Chophouse Row: Sundberg Kennedy Ly-Au Young Architects (executive architect/design collaborator) and Graham Baba Architects (design collaborator)
Tenant improvements for Cloud Room, Tectonic, Glympse, and Mazlo: Graham Baba Architects
Tenant improvements for penthouse apartments: Sundberg Kennedy Ly-Au Young Architects and Graham Baba Architects (design collaborators)
Developer and Financing: Dunn & Hobbes LLC (developer); Heartland LLC (capital partner); HomeStreet Bank (financing)
Contractor: MRJ Constructors (contractor)
Consultants: Framework (urban design and master planning advisor); Michelle Arab Studio (landscape design); Michael Pacquette (interiors for Cloud Room); FIX (construction project manager); MA Wright Structural Engineers (structural); KPFF Consulting Engineers (civil); RDH (building envelope); PanGeo (geotechnical engineering): T.A. Kinsman Consulting (code consulting); Merit Mechanical (mechanical and plumbing); Sea-Tac Electric (electrical)
Sundberg Kennedy Ly-Au Young Architects (SKL Architects) is a Seattle-based team of architects, designers, and artists with a passion for projects that give more than they take–to clients and communities that depend upon them and the environment that sustains them. The firm works nationwide on a wide variety of projects, from residences to academic and cultural institutions, and has consideration experience with the challenges of adaptive re-use projects. Notable projects include the Westside School, and Chophouse Row in Seattle; the Texas Art House in Houston; and the Kalmiopsis Family Retreat in Southern Oregon. www.sklarchitects.com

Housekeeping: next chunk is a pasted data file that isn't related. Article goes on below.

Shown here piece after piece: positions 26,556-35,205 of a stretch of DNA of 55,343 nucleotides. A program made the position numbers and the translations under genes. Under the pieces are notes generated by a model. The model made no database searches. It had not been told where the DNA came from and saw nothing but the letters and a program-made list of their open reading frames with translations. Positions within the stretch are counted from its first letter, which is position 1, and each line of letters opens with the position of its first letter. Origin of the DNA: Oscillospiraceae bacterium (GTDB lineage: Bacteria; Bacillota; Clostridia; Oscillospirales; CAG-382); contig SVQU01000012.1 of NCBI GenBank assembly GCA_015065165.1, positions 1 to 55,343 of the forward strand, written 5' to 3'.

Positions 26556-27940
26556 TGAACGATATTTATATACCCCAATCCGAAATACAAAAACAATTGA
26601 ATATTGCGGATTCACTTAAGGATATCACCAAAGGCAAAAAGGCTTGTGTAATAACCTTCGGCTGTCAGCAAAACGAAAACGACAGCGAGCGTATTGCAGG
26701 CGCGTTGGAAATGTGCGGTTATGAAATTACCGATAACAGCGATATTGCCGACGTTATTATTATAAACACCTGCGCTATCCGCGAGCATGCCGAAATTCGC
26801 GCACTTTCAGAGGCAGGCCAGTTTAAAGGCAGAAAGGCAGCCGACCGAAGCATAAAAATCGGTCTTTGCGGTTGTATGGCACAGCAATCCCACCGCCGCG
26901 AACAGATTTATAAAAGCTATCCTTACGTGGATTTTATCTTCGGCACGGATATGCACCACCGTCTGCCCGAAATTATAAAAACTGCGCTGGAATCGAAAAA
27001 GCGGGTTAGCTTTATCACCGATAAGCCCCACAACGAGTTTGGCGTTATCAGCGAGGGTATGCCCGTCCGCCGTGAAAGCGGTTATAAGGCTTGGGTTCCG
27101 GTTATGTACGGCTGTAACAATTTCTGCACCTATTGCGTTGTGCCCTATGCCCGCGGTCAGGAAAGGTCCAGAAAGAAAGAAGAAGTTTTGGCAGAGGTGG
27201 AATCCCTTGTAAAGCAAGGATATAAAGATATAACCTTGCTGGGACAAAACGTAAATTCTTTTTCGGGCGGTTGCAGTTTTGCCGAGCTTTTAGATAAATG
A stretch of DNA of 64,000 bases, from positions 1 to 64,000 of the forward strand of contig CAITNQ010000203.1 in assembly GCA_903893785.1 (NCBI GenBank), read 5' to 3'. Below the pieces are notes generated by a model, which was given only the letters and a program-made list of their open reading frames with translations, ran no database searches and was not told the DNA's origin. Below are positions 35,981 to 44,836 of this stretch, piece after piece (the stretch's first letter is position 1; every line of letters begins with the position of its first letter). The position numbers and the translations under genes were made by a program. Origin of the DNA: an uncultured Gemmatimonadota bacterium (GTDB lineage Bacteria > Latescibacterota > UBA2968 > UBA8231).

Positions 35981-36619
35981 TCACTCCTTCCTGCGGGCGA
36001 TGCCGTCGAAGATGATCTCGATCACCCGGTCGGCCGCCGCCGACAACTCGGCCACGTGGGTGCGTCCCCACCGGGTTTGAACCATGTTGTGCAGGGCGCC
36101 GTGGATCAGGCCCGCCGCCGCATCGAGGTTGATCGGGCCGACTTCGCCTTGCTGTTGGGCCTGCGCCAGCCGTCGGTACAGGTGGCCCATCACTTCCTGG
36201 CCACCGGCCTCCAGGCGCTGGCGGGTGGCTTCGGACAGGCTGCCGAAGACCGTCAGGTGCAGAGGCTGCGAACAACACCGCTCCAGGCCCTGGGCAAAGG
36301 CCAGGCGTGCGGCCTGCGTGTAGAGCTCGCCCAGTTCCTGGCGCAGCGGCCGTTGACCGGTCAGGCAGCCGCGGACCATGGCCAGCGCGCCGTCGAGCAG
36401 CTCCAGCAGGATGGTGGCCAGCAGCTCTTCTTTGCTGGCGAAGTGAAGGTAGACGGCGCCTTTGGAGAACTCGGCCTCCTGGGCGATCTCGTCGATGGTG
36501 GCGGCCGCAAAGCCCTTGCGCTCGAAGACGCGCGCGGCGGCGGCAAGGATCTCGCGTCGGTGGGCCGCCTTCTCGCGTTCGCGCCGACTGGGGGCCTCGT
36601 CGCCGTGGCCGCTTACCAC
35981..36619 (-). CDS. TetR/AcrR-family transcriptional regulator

Graham Baba Architects
Graham Baba Architects is a Seattle-based architecture firm recognized for the successful place-making of commercial, residential, and cultural spaces. Whether enlivening an urban community or creating a quiet refuge, we strive to design venues that resonate with memory and a sense of discovery. the firm believes every project—from adaptive reuse of existing buildings to new construction—provides an opportunity to reveal and celebrate authentic materials in their natural state. Founded in 2006, the firm began its existence creating signature spaces for some of Seattle’s top chefs, including restaurants for a number of James Beard Award winners and nominees. Today, the firm’s work is diverse, encompassing residences to adaptive reuse projects, and stand-alone buildings to tenant improvements. Project can be found across the West Coast and central US, with new projects to be located in New Jersey and New York. Among the firm’s notable projects are the Melrose Market, Kolstrand Building, and 325 Westlake in Seattle; Pybus Market in Wenatchee, Washington; and the Washington Fruit & Produce Co. Headquarters in Yakima, Washington. Most recently the firm completed the studio for artist Lino Tagliapietra in Seattle, and the Hanger, a community building for the City of Kenmore, Washington. www.grahambabaarchitects.com